That’s a very quick thumbnail look.

  8. Lumpenkönig
    September 11th, 2012 at 16:17 | #8

    Spend a couple of years in a foreign country where the native language is not English. Learn how to speak, read, and write in that language. Language is not simply a different kind of noise. When learning a second language, the brain rewires itself.

    Interest in the pre-WW 1 past of Lutheranism is only now slowly returning. Let the LCMS “Great awakening” of the sleeping giant begin!

  9. Timmy
    September 11th, 2012 at 16:48 | #9

    Just received my copy and looking forward to reading it(provided I find the time). I have always wondered why it disappeared when the transition was made from German to English (although a sister congregation has their old English Altar Bible with the Apocrypha in it), but considering that change was made very quickly in many cases I’m sure they scrambled to take what English materials they could get.

    My home congregation’s records go back to the mid 1870′s, everything 1917 back is in German and all the meeting records from 1918 to present are in English(gee, ya wonder why???).

  10. Wallenstein
    September 12th, 2012 at 17:28 | #10

    Nowadays, the members of a traditional LCMS congregation could face the Willow Creek LCMS church (the church that no longer uses a hymnal nor a catechism) four blocks away and sing “A Mighty Fortress Is Our God” very loudly.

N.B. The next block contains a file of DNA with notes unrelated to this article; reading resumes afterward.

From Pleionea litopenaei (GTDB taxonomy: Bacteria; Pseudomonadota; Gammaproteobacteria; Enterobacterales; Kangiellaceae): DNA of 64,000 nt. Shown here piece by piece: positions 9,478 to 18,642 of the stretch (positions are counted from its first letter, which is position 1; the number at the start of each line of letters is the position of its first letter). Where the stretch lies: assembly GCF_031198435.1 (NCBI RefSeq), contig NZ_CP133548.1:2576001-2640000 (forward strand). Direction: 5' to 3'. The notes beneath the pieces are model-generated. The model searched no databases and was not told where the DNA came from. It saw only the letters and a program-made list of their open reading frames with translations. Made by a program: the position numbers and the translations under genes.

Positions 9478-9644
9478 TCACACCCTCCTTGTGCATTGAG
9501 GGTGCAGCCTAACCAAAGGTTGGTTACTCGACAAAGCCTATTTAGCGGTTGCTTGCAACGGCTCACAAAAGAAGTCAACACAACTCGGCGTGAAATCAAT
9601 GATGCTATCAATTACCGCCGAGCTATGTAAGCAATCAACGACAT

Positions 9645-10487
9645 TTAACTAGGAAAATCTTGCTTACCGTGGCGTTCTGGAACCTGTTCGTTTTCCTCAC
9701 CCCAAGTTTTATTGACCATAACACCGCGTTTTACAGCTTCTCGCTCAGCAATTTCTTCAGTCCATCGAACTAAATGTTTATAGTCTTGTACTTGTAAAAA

11. September 12th, 2012 at 17:29 | #11

    [MARKED AS SPAM BY ANTISPAM BEE | Comment Language]
    @Wallenstein #10

    LIKE!

  12. Lumpenkönig
    September 12th, 2012 at 22:15 | #12

    The Evangelical and Refomed hostility toward the Roman Catholic church has always puzzled me. Luther came to reform, but the Catholics rejected him. If Luther was ignored, then what makes the Evangelicals and the Calvinists think that Rome will listen to them?

    I am glad that the confessionals within the LCMS are no longer wasting precious time imitating the Evangelicals in criticizing the Catholics. Why should the “missionals” within the LCMS continue to be concerned. Shouldn’t the missionals be worried that they are “too Evangelical.” Time to shake the dust off your sandals and move on…..

    Isn’t the Lutheran church the Roman Catholic church minus the non-biblical doctrine that Luther removed. Uh, oh…..here it comes. “Catholic lite” is supposed to be an insult lobbed at Lutherans by Evangelicals. Good question, though. How much Roman Catholic doctrine did Luther remove when he started a new church? How “lite” is the Lutheran church once it split from the Catholic church?